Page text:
There are many ways to finance a business. A lot depends on the type of business, what stage the business is in (start-up, growing, mature, etc), and the long-term strategy of the business.
The most common way entrepreneurs finance a business is by using their savings, and/or personal lines of credit (credit cards), and probably the second most common way is by borrowing against personal assets or by borrowing from family members.
Established businesses are more apt to secure lines of credit, term loans, or attract additional investors to assist them with expansion projects.
If equity is needed, an entrepreneur or expanding business may consider approaching a venture capital group or attracting the interest of angel investors.
Before you enter into financing agreements, equity arrangements, or spend a lot of money applying for loans and grants, you should have a good understanding of how your actions will affect your business decisions in the long term. For example, what do the equity investors expect in return and what role will they play in the operation of your business? Will personal assets be required as collateral? How will this affect your ability to secure additional financing if needed?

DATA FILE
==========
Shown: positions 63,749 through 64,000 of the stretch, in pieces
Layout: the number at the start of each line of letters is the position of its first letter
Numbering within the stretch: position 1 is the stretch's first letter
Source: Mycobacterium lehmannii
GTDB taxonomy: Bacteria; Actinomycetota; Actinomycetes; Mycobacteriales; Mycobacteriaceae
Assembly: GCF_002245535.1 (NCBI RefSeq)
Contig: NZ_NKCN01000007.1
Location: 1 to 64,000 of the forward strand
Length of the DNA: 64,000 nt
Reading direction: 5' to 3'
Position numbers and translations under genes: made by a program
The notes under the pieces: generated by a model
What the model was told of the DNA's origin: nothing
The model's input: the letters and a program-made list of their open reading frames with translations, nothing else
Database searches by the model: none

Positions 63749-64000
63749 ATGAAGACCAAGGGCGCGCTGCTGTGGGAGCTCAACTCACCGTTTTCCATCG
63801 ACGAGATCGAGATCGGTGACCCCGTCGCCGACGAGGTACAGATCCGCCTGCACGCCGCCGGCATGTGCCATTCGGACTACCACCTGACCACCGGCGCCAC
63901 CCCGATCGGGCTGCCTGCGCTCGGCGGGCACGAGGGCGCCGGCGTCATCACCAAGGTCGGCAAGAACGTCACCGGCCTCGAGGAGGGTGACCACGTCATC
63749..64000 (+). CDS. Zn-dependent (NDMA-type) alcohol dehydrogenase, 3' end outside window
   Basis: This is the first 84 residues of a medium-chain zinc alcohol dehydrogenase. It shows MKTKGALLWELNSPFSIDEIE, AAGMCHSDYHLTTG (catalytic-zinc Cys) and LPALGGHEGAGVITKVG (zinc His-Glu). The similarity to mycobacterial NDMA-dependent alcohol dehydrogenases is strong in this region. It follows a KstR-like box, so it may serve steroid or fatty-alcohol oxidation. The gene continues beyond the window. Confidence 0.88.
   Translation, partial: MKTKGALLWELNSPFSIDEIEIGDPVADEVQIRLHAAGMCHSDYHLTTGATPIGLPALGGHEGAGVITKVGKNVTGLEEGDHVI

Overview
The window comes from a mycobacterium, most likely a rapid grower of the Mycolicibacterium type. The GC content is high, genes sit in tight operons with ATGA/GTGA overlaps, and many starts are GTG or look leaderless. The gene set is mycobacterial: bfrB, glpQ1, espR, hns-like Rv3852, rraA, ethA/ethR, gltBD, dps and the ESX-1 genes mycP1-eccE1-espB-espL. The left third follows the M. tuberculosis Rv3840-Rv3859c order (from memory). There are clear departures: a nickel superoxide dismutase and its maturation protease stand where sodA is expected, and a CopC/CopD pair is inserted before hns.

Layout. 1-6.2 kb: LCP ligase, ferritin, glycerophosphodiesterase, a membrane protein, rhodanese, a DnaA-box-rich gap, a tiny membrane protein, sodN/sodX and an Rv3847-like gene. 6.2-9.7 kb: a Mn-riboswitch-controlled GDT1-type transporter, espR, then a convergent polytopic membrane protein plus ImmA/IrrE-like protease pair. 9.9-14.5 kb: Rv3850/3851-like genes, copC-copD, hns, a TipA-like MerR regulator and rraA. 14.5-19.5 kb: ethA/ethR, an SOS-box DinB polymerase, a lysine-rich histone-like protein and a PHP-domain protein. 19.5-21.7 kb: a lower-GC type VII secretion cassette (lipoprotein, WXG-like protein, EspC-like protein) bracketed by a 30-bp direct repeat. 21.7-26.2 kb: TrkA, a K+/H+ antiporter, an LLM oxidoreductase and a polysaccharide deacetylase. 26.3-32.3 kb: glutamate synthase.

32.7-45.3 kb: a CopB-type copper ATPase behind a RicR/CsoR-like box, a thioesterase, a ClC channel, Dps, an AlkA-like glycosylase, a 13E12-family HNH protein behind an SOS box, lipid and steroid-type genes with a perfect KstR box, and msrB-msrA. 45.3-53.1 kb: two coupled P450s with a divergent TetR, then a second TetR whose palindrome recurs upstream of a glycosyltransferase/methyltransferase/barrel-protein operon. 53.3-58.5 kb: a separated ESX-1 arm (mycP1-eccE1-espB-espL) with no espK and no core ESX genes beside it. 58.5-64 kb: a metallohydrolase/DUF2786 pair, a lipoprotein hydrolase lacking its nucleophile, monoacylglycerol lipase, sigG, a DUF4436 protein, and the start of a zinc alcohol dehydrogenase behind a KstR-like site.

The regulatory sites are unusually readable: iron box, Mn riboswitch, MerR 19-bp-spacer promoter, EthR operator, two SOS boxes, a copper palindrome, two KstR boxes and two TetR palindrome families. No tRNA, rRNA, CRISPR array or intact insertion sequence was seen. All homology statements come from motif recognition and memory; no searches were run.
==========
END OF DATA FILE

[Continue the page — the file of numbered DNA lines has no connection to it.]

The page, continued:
There are many types of financing instruments that may be considered and evaluated. NOLO provides a good list of Business Financing Frequently Asked Questions. In addition, for some great insight into how to raise money for a new or growing business, go to Entrepreneur.com.
The Myth About Grants
Finally, you may have heard that there are grants to start or expand a small business. In reality, you probably are not going to find grants for your business. State and federal agencies, as well as non-profit foundations, do make grants, and some of that money may even go to businesses. However, the vast majority of grant funding is to support projects that are expected to provide a benefit to the public. You may find some information on grants at www.grants.gov.